[Area vs height] [Historical methods] [perpendicular drop] [Spreadsheets] [Matlab/Octave] [measurepeaks.m] [Baseline
correction] [Broadening and
asymmetry] [Interactive
tools]

The symbolic integration of functions and the calculation of
definite integrals are topics that are introduced in elementary
Calculus courses. The numerical integration of digitized signals
finds application in analytical signal processing mainly as a method
for measuring the areas under the curves of peak-type signals. Peak area measurements are very important in chromatography, a class of chemical measurement techniques in which a mixture of components is made to flow through a chemically-prepared tube or layer that allows some of the components in the mixture to travel faster than others, followed by a device called a

If the detector response is linear with respect to the concentration of the material only at

On the other hand, peak height measurements are

Chromatographic peaks are often described as a Gaussian function or as a

Before computers, there were several methods used to compute peak areas that sound strange by today's standards:

(But now that computing power is built into or connected to every measuring instrument, more accurate and convenient digital methods can be employed. However it is measured, thea) plot the signal on a paper chart, cut out the peak with scissors, then weigh the cut out piece on a micro-balance compared to a square section of known area;

(b) count the grid squares under a curve recorded on gridded graph paper,

(c) use a mechanical ball-and-disk integrator,

(d) use geometry to compute the area under a triangle constructed with its sides tangent to the sides of the peak, or

(e) compute the cumulative sum of the signal magnitude and measure the heights of the resulting steps (see figure below).

The best method for calculating the area under a peak depends whether the peak is isolated or overlapped with other peaks or superimposed on a non-zero baseline or not. The simple numeric integration of a digital signal, for example by Simpson's rule, will convert a series of peaks into a series of steps, the height of each of which is proportional to the area under that peak. But this works well only if the peaks are well separated from each other and if the baseline is zero. This is a commonly used method in proton NMR spectroscopy, where the area under each peak or multiplet is proportional to the number of equivalent hydrogen atoms responsible for that peak.

The
classical way to handle the overlapping peak problem is to draw
two vertical lines from the left and right bounds of the peak down
to the x-axis and then to measure the total area bounded by the
signal curve, the x-axis (y=0 line), and the two vertical lines.
This is often called the *perpendicular drop* method; it's
an easy task for a computer, although tedious to do by hand. The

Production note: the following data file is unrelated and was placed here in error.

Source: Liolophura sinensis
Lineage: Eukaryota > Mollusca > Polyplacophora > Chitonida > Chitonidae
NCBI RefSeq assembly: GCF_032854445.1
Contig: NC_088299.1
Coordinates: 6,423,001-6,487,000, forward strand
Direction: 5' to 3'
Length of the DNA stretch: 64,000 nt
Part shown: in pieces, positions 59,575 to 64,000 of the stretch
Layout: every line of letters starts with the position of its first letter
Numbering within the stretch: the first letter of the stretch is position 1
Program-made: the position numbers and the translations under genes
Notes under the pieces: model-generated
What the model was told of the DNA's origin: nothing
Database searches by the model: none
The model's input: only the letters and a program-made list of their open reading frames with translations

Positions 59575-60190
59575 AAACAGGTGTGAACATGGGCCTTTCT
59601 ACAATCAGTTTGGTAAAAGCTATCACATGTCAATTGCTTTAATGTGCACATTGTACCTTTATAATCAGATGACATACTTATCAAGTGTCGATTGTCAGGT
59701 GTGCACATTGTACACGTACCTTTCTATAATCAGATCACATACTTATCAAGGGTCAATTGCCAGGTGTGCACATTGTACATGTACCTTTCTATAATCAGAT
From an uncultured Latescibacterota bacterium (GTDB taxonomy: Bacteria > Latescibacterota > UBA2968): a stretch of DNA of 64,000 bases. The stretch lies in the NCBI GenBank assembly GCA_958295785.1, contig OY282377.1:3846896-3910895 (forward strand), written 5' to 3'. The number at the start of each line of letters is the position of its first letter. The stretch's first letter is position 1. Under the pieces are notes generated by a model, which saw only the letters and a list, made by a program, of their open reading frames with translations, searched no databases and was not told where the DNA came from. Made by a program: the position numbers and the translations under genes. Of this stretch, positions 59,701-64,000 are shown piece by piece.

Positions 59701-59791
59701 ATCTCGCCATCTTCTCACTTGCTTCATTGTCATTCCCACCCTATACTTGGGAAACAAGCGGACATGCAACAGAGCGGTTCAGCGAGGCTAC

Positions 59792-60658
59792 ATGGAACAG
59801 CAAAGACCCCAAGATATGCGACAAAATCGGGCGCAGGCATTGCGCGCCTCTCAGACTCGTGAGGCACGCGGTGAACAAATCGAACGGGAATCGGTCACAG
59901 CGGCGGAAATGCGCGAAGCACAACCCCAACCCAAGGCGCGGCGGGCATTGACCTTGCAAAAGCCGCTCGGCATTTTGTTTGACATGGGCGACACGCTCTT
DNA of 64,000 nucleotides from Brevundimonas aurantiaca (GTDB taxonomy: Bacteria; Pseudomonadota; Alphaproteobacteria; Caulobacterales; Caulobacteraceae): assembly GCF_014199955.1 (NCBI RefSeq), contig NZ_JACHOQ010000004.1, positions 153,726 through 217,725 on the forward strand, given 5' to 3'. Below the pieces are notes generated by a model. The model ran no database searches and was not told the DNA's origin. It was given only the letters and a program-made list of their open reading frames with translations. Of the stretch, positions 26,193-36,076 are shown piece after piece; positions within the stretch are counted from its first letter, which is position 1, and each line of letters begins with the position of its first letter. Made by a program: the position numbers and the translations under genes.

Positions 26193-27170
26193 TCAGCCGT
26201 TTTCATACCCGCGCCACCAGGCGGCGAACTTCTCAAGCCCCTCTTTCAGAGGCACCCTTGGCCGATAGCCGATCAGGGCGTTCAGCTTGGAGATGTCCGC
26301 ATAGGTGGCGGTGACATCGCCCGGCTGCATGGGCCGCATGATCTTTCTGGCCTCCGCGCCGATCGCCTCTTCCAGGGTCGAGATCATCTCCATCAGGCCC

idea is illustrated for the second peak from the left in the
figure. The left and right bounds of the peak are usually taken as
the valleys (minima) between the peaks or as the point half-way
between the peak center and the centers of the peaks to the left
and right. Using this method it is possible to estimate the area
of the second peak to an accuracy of about 0.3% and the last two
peaks to an accuracy of better than 4%. (A slight improvement in
the accuracy of the measured areas of the third and fourth peaks
can be obtained by applying the peak sharpening technique
to narrow the peaks before the perpendicular drop measurement).

*Peak
area measurement for overlapping peaks, using*

*the
perpendicular drop method (vertical lines at the
bottom)*

However, that simple method works well only if the peaks are
symmetrical, not too different in height, not too highly
overlapped (as is the case for the first two peaks in this
example), and not superimposed on a background whose area is not
to be included. In the case where a peak is superimposed on a
straight or broadly curved baseline, you might use the *tangent
skim method*, which measures the area between the curve and a
linear baseline drawn across the bottom of the peak (e.g. the *shaded
area* in the figure above). In general, the hardest part of
the problem and the greatest source of uncertainty is determining
the shape of the baseline under the peaks and determining when
each peaks begins and ends. One those are determined, you need
only subtract the baseline from each point between the start and
end points, add them up, and multiply by the x-axis interval.
Incidentally, smoothing a signal does not change the areas under
the peaks, but it may make the peak start and stop points easier
to determine. The downside of smoothing is that increases peak
width and the overlap between adjacent peaks.

If the *shape *of peaks is known, the best way to measure
the areas of overlapping peaks is to use some type of
least-squares curve fitting, as is discussed in the three
following sections (A, B, C).
If the peak positions, widths, and amplitudes are unknown,
and only the fundamental peak shapes are known, then the iterative least-squares method can
be employed. In many cases, even the background can be accounted
for by curve fitting.

For
gas chromatography and mass spectrometry specifically, I recommend
**Philip
Wenig's OpenChrom** software, an *open source*
data system that can import binary and textual chromatographic
data files directly. It includes methods to detect baselines and
to measure peak areas in a chromatogram. You can set it to ignore
specific "uninteresting" mass fragments (m/z) such as nitrogen
(28) or water (18). Extensive documentation
is available. It is available for Windows, Linux, Solaris and
Mac OS X. A screen shot is shown on the left (click to
enlarge). The program and its documentation is regularly updated
by the author.

SPECTRUM, the freeware signal-processing application for Macintosh OS8, includes an integration function, as well as peak area measurement by perpendicular drop or tangent skim methods, with mouse-controlled setting of start and stop points.

Peak area measurement using spreadsheets.